Antoaneta Stefanova had an edge against Alexandra Kosteniuk, but the game ended in a draw after Eti let the advantage slip away in time trouble. Viktoria Cmilyte had a worse position vs. Ekateryna Kovalevskaya, but the game was also drawn. Final game, Kateryna Lahno against Valentina Gunina. Alas, at some point Valya’s initiative became too dangerous, and Katya wasn’t able to defend the position. The match was tied.
Ugra wasn’t able to continue winning. Ashdod held them to a draw.
Monako was victorious again. Hou Yifan toppled Elina Danielian; Monako-Mika 2.5-1.5.
Chigorin Chess Club scored 3 points vs. Rishon Le-Zion.
The atmosphere in our generally friendly team was so-so: everyone was very upset with such a terrible performance. We had just 1 match point out of 6. AVS still had minimal chances for a medal, but after another loss (to Mika) they evaporated.
The only decisive game occurred on board 4. Marya Muzychuk got a bad position from the opening and then blundered.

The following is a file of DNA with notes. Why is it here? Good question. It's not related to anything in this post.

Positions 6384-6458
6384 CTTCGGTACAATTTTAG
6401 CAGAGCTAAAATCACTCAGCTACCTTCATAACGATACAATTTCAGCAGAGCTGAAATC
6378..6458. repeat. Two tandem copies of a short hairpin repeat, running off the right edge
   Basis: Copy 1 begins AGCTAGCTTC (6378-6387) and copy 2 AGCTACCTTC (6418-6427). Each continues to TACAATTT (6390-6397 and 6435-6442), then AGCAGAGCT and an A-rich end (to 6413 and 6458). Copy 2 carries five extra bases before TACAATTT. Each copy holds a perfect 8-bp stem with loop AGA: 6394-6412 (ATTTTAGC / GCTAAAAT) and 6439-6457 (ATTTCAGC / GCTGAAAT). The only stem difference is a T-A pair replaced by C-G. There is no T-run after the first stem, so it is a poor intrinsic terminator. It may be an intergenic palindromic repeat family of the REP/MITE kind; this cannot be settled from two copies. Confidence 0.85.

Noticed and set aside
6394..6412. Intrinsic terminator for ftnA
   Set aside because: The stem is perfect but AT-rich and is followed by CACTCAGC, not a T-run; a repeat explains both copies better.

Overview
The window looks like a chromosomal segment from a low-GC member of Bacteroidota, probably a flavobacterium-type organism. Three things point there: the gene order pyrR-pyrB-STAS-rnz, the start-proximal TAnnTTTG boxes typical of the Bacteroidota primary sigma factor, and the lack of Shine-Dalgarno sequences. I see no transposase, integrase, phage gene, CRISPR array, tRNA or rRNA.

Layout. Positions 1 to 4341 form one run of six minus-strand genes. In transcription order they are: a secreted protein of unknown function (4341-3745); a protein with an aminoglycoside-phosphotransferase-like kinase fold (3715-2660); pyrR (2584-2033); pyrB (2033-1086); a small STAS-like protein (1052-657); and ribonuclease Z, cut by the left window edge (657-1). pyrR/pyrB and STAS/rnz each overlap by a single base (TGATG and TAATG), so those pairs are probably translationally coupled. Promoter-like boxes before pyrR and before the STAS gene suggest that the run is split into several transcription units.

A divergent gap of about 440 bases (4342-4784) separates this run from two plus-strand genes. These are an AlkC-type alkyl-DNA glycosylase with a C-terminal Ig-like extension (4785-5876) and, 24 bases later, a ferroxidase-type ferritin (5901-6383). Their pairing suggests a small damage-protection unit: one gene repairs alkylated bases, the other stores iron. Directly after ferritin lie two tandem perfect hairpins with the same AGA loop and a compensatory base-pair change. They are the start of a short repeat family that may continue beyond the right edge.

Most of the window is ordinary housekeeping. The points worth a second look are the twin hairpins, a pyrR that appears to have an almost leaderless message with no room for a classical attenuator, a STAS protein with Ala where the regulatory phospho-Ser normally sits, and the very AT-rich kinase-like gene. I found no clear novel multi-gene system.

After this match it became obvious that we didn't have any chances to earn a decent place in the event. Surprisingly, all of us seemed to be in bad form.
And the powerhouse from Monako kept crushing one opponent after another. Ashdod was wiped out with a 4-0 score. It wasn’t easy though:
Other results: SHSM-Nashe Nasledie vs. Rishon Le-Zion 3-1; Ugra vs. Chigorin Chess Club 2.5-1.5.
Standings after four rounds:
- Monako – 8 points
- Ugra – 7
- Ashdod - 5
4-5. SHSM-Nashe Nasledie, Mika - 4
6. Chigorin Chess Club - 3
7. AVS - 1
8. Rishon Le-Zion – 0
The open tournament was held nearby. Photo by Natalia Pogonina
To be continued…